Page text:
As an academic researcher, my work-life revolves around testing the efficaciousness of pharmaceutical drugs on the prevention of cardiac dysfunction, arrhythmias, and sudden cardiac death in animal models of heart disease. I never thought I would go from someone studying a life-threatening disease to a patient living with one in twenty-four hours. Yet, that transformation occurred October 8, 2019. I was just appointed to Assistant Professor at Johns Hopkins University School of Medicine (JHUSOM), yet after sitting for my professional headshot I had a grand mal seizure. I cannot recall this event, but I bit the tip of my tongue off, dislocated my right shoulder, and underwent violent contractions. I was rushed to the Emergency Department, thankfully within the same building (JHUSOM). A few scans later, I was told I had ‘a mass’ in my brain that needed to be removed immediately. Fearing the worst, I followed the advice of my newly appointed neurosurgeon and scheduled surgery for October 19, 2019. I had no time to process what had and what was about to happen. What followed was two years of post-surgical recovery during a global pandemic, my own personal awe in the power of medicine, resurgence of my seizures and tumors, and now – my road to recovery through chemotherapy and radiation. These two years have taught me so much about the day-to-day difficulties patients with chronic diseases live with, strategies I use to cope with my new normal, and most importantly, the necessity of caregivers.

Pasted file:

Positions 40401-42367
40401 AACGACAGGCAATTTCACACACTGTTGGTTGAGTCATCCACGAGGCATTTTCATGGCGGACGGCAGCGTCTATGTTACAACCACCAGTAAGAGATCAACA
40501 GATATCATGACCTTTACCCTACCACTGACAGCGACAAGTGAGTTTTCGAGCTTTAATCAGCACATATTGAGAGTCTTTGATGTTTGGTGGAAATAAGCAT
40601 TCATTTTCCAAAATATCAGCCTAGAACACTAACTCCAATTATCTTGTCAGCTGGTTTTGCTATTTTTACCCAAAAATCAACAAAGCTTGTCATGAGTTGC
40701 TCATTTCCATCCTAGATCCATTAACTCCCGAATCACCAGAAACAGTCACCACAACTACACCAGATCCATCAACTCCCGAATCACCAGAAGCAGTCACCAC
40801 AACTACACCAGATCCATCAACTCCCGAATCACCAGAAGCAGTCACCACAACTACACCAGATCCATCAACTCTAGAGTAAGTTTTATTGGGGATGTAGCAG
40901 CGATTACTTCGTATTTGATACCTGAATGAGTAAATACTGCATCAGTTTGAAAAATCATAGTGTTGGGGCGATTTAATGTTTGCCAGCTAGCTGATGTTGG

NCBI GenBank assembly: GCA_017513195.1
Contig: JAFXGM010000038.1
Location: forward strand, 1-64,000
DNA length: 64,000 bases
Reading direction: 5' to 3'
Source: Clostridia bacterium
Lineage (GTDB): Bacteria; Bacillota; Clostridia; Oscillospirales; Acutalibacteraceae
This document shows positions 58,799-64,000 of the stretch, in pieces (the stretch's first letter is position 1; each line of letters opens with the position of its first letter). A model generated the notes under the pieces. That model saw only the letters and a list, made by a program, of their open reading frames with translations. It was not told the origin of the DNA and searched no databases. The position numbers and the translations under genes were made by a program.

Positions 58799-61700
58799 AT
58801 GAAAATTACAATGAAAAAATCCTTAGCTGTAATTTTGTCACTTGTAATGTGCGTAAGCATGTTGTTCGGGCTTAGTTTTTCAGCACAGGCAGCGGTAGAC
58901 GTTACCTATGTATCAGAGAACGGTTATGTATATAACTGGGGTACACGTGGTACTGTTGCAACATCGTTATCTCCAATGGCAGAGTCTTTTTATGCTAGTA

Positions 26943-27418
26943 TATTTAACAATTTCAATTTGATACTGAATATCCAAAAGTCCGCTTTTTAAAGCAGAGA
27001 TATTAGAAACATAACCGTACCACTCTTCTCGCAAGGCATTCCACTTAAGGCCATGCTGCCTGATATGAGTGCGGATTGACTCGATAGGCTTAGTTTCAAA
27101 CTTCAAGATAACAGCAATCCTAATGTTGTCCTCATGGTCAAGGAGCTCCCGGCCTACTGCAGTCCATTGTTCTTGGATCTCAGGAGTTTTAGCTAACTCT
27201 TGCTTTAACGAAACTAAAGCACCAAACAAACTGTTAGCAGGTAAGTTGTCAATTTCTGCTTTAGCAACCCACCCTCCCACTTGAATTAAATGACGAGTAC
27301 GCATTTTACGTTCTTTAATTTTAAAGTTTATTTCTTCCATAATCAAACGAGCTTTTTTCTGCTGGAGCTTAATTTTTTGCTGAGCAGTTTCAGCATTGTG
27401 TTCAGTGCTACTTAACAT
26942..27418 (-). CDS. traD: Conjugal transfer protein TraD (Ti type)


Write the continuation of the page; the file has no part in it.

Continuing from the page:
Experience Framework

This article is associated with the Patient, Family & Community Engagement lens of The Beryl Institute Experience Framework (https://www.theberylinstitute.org/ExperienceFramework).